To identify the nature of the lesion, bronchoscopy can be used to complete this by biopsy. Cytology and biopsy typically show a tumor of mixed epithelial cells and mesenchymal elements with no pseudocapsule.[9] Histologically, PA is also known as a “mixed tumor,” describing its pleomorphic appearance rather than its dual origin of epithelial and mesenchymal components. The stroma can be mucoid, myxoid, cartilaginous, or hyaline.

Given the rarity of tracheal PA, its biological behavior and clinical course have not been well described. Therefore, standards for the management have not been established, but it is clear that the primary goal is to remove the injury and restore airway patency. Surgical resection and airway anastomosis have traditionally been applied in many studies. Bronchoscopic excision or excision by tracheostomy can also be used to treat these patients.

Similarly, there is no clearly recommended follow-up period or interval, of which the longest follow-up period is 5 years without recurrence.[7] One case of tracheal PA recurred 10 years after resection with end-to-end anastomosis.[10] Therefore, long-term follow-up is essential for patients.

In conclusion, PA rarely presents as a tracheal mass. To avoid late diagnosis, clinicians should be aware that benign tumors arising from the tissues of the central airways could mimic asthmatic symptoms or recurrent airway infections.

Declaration of patient consent

The authors certify that they have obtained all appropriate patient consent forms. In the form, the patient has given his consent for his images and other clinical information to be reported in the journal. The patient understands that his name and initials will not be published and due efforts will be made to conceal identity, but anonymity cannot be guaranteed.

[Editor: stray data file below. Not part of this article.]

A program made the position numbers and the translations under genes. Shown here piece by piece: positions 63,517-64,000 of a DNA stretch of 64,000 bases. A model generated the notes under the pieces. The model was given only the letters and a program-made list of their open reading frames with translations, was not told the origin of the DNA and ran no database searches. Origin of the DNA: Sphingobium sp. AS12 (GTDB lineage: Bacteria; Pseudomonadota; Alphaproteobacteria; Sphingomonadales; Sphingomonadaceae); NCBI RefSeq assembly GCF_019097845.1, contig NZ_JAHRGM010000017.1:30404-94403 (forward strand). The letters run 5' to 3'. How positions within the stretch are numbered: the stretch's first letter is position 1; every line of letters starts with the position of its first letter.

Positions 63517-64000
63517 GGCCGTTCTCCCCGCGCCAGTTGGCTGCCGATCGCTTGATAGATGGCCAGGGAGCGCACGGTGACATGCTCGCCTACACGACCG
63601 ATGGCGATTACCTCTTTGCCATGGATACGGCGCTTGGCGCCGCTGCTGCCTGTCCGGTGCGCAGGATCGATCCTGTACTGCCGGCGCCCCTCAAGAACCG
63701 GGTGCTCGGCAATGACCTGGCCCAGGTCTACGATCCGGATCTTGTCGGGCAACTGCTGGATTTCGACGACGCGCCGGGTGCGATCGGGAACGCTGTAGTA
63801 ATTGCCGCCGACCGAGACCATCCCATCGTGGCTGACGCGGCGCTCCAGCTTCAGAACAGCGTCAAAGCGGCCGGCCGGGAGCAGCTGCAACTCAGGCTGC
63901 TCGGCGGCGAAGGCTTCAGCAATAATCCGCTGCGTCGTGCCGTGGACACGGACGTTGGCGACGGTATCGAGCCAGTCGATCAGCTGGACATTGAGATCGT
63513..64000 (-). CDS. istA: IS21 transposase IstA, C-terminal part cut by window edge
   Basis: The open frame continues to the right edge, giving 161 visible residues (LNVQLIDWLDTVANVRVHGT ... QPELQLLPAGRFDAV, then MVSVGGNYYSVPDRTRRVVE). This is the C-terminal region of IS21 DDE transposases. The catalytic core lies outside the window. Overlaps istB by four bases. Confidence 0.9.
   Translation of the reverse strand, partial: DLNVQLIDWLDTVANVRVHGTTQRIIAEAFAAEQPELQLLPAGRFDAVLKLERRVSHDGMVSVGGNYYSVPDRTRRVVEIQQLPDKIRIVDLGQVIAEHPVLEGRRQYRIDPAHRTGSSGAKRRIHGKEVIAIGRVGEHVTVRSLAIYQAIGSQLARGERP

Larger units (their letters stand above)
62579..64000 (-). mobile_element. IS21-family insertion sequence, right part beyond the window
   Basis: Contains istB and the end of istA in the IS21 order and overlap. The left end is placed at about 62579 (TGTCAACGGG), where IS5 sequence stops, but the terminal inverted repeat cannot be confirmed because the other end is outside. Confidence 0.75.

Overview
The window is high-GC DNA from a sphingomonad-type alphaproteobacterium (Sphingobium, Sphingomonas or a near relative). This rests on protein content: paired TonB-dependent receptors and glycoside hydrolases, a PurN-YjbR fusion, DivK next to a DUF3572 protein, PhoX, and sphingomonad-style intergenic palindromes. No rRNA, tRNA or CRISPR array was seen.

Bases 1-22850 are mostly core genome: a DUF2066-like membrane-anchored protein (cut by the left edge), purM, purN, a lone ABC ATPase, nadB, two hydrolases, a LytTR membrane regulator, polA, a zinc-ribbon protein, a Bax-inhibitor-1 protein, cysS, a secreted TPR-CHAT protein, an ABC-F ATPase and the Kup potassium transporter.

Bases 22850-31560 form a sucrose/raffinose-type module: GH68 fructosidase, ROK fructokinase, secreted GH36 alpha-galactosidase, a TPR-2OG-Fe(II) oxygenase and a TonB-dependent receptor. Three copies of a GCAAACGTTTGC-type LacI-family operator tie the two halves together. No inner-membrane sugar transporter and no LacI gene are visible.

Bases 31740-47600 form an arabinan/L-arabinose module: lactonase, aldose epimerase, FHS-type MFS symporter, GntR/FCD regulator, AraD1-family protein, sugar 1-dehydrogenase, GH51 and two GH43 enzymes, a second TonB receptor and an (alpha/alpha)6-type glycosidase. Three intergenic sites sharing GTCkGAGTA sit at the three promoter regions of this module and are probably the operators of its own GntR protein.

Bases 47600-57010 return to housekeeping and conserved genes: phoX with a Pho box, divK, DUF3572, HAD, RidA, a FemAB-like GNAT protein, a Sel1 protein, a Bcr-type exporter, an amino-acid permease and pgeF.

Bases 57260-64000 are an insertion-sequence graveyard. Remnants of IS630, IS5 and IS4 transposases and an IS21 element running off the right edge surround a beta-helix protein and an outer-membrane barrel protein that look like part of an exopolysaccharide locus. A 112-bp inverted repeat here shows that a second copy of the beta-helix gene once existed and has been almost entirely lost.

Financial support and sponsorship


Conflicts of interest

There are no conflicts of interest.

   References Top

Valstar MH, de Bakker BS, Steenbakkers RJ, de Jong KH, Smit LA, Klein NT, et al. The tubarial salivary glands: A potential new organ at risk for radiotherapy. Radiother Oncol 2020;20:30809-14.  Back to cited text no. 1
Holsinger F, Bui D. Anatomy, function and evaluation of the salivary glands. In: Myers E, Ferris R, editors. Salivary Gland Disorders. Berlin, Heidelberg: Springer-Verlag; 2007. p. 1-16.  Back to cited text no. 2
Kuo YL, Tu TY, Chang CF, Li WY, Chang SY, Shiao AS, et al. Extra-major salivary gland pleomorphic adenoma of the head and neck: A 10-year experience and review of the literature. Eur Arch Otorhinolaryngol 2011;268:1035-40.  Back to cited text no. 3
Gaissert HA, Mark EJ. Tracheobronchial gland tumors. Cancer Control 2006;13:286-94.  Back to cited text no. 4
Fitchett J, Luckraz H, Gibbs A, O'Keefe P. A rare case of primary pleomorphic adenoma in main bronchus. Ann Thorac Surg 2008;86:1025-6.  Back to cited text no. 5
Takahashi M, Yorozuya T, Miyasaka Y, Kodama K, Yoshikawa T, Taya T, et al. A case of tracheal pleomorphic adenoma misdiagnosed as asthma. Oxf Med Case Reports 2019;2019:omz111.  Back to cited text no. 6
Finkelstein SE, Schrump DS, Nguyen DM, Hewitt SM, Kunst TF, Summers RM. Comparative evaluation of super high-resolution CT scan and virtual bronchoscopy for the detection of tracheobronchial malignancies. Chest 2003;124:1834-40.  Back to cited text no. 7
Ginat DT. Imaging of benign neoplastic and nonneoplastic salivary gland tumors. Neuroimaging Clin N Am 2018;28:159-69.  Back to cited text no. 8
Kajiyama A, Edo H, Inoue N, Yokouchi Y, Gomi T. Magnetic resonance imaging and histopathology in a case of pleomorphic adenoma of a minor salivary gland in the nasal cavity. Am J Case Rep 2019;20:679-84.  Back to cited text no. 9
Karamustafaoglu YA, Yanık F, Yoruk Y. Palliative treatment of recurrent tracheal pleomorphic adenoma 10 years after segmental resection using the endobronchial shaver. Clin Respir J 2020;14:495-7.  Back to cited text no. 10


  [Figure 1], [Figure 2]